China paper dismisses report that stealth tech stolen

A Chinese state newspaper scorned reports that it had used technology from a downed US plane in its stealth fighter
China's new stealth fighter jet the J-20 is shown here on January 6 during one of the many test runs at the military airbase in China. A Chinese state newspaper poured scorn on reports that it had used technology from a downed US plane in its stealth fighter, hailing its jet as a "masterpiece" of homegrown innovation.

A Chinese state newspaper on Tuesday poured scorn on reports that it had used technology from a downed US plane in its stealth fighter, hailing its jet as a "masterpiece" of homegrown innovation.

A prototype of China's first , the J-20 -- seen as a future rival to the US Air Force's F-22 Raptor -- made its maiden flight earlier this month, during a visit to Beijing by US Defense Secretary Robert Gates.

Reports have suggested the Chinese jet could have been made with technology from a US plane shot down in 1999 by a Serbian anti-aircraft missile during the Kosovo war, but a Chinese defence official dismissed them as unfounded.

"It's not the first time foreign media has smeared newly unveiled Chinese . It's meaningless to respond to such speculations," the official told the Global Times newspaper.

The paper -- a sister publication of the People's Daily, the Communist Party mouthpiece -- also quoted a top test pilot, Xu Yongling, as saying the J-20 possessed advanced supersonic cruise ability and other "breakthrough" features.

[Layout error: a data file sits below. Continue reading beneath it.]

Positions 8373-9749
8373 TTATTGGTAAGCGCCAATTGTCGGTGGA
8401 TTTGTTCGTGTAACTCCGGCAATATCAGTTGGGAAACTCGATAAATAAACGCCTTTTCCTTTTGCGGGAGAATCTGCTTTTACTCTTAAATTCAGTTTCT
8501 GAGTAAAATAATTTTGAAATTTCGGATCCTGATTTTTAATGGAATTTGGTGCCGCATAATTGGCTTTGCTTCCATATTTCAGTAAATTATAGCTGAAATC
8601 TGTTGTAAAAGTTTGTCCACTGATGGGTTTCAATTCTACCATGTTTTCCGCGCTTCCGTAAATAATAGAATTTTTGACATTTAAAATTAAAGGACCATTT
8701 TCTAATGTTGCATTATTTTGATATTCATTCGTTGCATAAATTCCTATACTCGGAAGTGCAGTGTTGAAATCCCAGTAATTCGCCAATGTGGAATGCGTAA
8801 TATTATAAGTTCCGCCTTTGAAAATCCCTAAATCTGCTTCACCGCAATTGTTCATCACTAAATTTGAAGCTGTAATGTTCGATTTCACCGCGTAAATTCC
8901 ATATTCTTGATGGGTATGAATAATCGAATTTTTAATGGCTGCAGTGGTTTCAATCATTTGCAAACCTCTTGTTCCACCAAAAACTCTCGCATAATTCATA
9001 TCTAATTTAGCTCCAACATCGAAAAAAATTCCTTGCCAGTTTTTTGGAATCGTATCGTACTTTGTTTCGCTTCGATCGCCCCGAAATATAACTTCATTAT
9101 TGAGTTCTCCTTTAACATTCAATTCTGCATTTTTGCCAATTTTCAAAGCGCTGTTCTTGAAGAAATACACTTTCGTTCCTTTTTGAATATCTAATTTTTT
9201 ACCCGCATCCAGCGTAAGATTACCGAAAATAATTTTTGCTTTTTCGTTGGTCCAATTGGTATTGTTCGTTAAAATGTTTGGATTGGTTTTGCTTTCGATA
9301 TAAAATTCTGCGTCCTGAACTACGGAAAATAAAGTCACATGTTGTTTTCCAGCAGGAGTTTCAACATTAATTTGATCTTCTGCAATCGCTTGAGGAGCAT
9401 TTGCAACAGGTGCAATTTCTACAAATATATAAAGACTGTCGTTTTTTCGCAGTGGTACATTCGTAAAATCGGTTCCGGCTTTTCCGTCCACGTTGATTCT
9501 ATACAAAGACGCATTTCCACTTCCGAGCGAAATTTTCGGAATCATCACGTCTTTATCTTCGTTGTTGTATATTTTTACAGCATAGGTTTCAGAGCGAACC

"Different from previous fighters such as the J-7 and J-8, which drew on the merits of aircraft from other countries, the J-20 is a masterpiece of China's technological innovation," Xu said.

The pilot said the technology of the downed F-117 was regarded as "outdated" even at the time when it was shot down, and could not be applied to a next-generation stealth jet.

A senior US lawmaker, House Armed Services Committee Chairman Buck McKeon, last week charged that the J-20 had been built based on technology copied from a Russian jet.

The US F-22 is currently the world's only fully operational next-generation stealth fighter jet. Other than the United States and , only a handful of countries are working on so-called next-generation stealth fighters.

In January 2010, Russia unveiled an aircraft touted as a rival to the US jet, developed by Sukhoi. Experts say Japan has a homegrown programme, while India is cooperating with Russia.

China has repeatedly insisted that its military growth and modernisation are defensive in nature and pose no threat to other nations.


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Citation: China paper dismisses report that stealth tech stolen (2011, January 25) retrieved 18 June 2019 from https://phys.org/news/2011-01-china-paper-dismisses-stealth-tech.html
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